We’re all familiar with pictures of a peloton snaking down a smooth tarmac road in the Tour de France, or of a mountain biker immersed in stunning forest trails. Alongside the familiar though, there is a new kid on the block in the cycling world, and it is taking the riding world by storm.

Gravel riding falls somewhere between road and mountain biking and it has taken off, for all sorts of good reasons. Be it quiet back roads, the right bike to take that turn you always wanted to, or the chance to explore scenic lanes and forest paths, gravel is a gift that keeps on giving.

We are possibly biased, but the rise of the gravel bike is great news for our part of the world, because the gravel riding options are excellent. It is no coincidence that events like the Dirty Pig & Whistle, starting and finishing in Creswick, have popped up in the last few years.

Here in Daylesford and the Macedon Ranges, you can start things off with a pre-ride coffee and treat at a French patisserie before riding off into an incredible oak forest. Then roll on through lush farmlands and into stunning messmate forests, taking in a lake or two along the way… an experience known as ‘gravel goodness’.
Stopping at one of our many villages for a crucial (and excellent) second coffee and fresh baked goods is a must. A wave to a tractor, a kangaroo or two, plus fellow riders, tops off a perfect day.

Those in the know are hesitant to let the cat out of the bag about just how good this region is for gravel riding. However, it would be wrong not to share the joy one feels when exploring our many trails. There are a plethora of fab options, but we thought we would start with a few suggested routes to kick things off, naturally with the all-important food and drink stops along the way.


First up, using Creswick as a base, there are some fantastic round-trip options. Equally important, there are great fuel stops before and after. Le Péché Gourmand serves up tasty French treats, while Smokeytown Café, Meg’s Place and the Creswick Bakery are all top notch as well.

A popular route is the 80km version of the gravel route taken at the Dirty Pig & Whistle event (happening 18-19 May 2024). Starting in Creswick, the route goes hard early, with an ascent of the well-known lung buster, Brackenbury Hill. It then takes a series of quiet, undulating farm roads to Clunes, where you can refuel with coffee and treats before turning back to Creswick. All up it’s 80km long, with a little over 600m of vertical ascent. Think rolling, hard pack gravel, small towns and bucolic scenes.

Cliffy's Emporium Daylesford, photo by Bec Rowlands
Cliffy's Emporium Daylesford, photo by Bec Rowlands

Famed for its mineral springs and day spas, it turns out the gravel riding is pretty darn good here too. We love to start and finish at Cliffy’s Emporium, with a coffee in the morning and a refreshing ale (and tasty food to match) when we return.

Fellow rider (and CEO of Daylesford Macedon Tourism) Steve Wroe recommends a 30-ish km loop that he often does before work. You warm up by rolling through Daylesford township, before ascending Lake Road past Jubilee Lake and onto the gravel roads and into the Wombat Forest.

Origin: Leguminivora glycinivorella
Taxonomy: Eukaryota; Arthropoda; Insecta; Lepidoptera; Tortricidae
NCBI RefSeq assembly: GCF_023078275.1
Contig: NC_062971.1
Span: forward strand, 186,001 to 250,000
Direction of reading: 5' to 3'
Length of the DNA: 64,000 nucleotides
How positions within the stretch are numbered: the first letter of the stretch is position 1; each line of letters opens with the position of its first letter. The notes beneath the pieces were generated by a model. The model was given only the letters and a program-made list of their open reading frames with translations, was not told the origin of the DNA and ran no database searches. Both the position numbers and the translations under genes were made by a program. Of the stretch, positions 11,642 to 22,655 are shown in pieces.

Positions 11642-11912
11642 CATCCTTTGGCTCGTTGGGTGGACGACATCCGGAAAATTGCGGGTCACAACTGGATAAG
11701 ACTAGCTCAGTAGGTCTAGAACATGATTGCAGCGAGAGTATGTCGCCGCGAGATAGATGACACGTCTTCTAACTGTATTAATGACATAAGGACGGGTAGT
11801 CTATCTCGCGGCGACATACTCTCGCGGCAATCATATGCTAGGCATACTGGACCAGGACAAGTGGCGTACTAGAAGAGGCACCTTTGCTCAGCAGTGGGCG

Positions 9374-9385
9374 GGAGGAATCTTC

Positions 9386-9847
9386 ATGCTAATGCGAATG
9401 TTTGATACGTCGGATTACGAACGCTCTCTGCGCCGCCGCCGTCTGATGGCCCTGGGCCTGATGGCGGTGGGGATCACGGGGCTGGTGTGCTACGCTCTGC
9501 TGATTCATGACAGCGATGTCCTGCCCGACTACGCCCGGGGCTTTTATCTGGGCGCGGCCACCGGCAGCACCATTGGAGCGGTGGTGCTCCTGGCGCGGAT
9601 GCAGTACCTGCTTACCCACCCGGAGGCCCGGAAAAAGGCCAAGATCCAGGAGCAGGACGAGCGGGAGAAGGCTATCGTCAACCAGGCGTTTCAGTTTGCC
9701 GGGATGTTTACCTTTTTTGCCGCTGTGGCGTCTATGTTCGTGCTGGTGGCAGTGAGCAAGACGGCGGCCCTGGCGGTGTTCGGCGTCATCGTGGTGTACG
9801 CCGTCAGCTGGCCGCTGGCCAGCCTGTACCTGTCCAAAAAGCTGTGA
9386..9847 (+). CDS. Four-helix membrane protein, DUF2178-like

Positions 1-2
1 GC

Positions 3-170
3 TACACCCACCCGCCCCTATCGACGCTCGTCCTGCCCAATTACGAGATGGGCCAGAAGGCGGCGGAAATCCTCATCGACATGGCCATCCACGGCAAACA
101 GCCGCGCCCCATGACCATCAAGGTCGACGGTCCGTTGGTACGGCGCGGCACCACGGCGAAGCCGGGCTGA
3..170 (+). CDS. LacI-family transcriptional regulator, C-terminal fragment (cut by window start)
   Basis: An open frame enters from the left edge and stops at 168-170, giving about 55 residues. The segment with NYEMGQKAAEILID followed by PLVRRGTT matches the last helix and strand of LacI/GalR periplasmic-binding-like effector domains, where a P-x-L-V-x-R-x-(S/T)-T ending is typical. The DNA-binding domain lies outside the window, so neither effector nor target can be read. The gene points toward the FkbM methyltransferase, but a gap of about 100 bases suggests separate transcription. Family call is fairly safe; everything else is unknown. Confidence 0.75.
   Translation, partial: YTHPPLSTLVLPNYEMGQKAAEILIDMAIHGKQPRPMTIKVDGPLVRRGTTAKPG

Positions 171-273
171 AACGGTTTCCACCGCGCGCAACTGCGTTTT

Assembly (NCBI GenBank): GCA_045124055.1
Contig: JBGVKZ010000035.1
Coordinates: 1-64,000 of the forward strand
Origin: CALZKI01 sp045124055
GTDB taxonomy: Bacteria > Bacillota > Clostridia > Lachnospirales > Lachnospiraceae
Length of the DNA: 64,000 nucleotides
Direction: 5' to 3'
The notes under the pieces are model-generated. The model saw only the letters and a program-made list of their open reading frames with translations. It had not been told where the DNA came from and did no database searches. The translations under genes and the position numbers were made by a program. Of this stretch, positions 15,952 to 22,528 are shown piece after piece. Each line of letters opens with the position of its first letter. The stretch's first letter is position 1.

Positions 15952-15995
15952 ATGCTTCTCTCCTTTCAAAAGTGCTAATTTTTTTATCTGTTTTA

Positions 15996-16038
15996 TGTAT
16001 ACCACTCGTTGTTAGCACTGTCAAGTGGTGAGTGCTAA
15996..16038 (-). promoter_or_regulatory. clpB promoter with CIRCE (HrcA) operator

It’s long, steady climb, topping out at over 800m as you ride along beautiful farm roads and through the hamlet of Bullarto. Riding north, you’re back into the forest for a fun descent before popping out near Daylesford Cider and then back into Daylesford.

Fit riders will knock this route off in 90 minutes, but it’s easy to extend to include Trentham, making it around 50km.

The Dirty Pig & Whistle event, photo by Spurlo Style Photography
The Dirty Pig & Whistle event, photo by Spurlo Style Photography


Woodend is another great place to start and finish. With a direct train service to Melbourne, and Mount Macedon as a backdrop, it ticks a lot of boxes. The Wombat Wanderer is a fantastic and relatively easy 25km trail. Warm up your legs on Mahoneys Road, then follow the ‘No Road’ signs to explore the quiet backroads into the Wombat State Forest. You’ll be immersed in lush, shaded forest as you wind your way around these quiet gravel roads. There is quite a bit of undulation in the first 15kms, but the last 10km of largely downhill makes it all worthwhile. Post ride, Holgate Brewhouse is the natural way to celebrate and ‘re-hydrate’ after a great day on the dirt.


If travelling with the family, the Federation Trail linking Lancefield and Romsey is a fantastic option. Travelling along a dedicated shared path for the majority of the ride, this 16km return route is ideal for older kids, or younger kids travelling in bike trailers or bike seats. As you leave Romsey’s main street, the trail becomes a well-formed granitic sand surface and the surroundings transform from classic Australian architecture to expanses of rolling farmland. Stop for a meal at the Lost Watering Hole in Lancefield, or enjoy a post-ride drink at The 1860 in Romsey.

So, there you have it; a totally unbiased look at why gravel riding is fabulous and our region is a perfect place to dive right in. See you out there.

For more information, visit our website or Strava page:
Dirty Pig & Whistle:


Hero Image: Gravel riding through Musk, photo by Bec Rowlands

Gravel riding through Musk, photo by Bec Rowlands
Gravel riding through Musk, photo by Bec Rowlands

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Michael Hands
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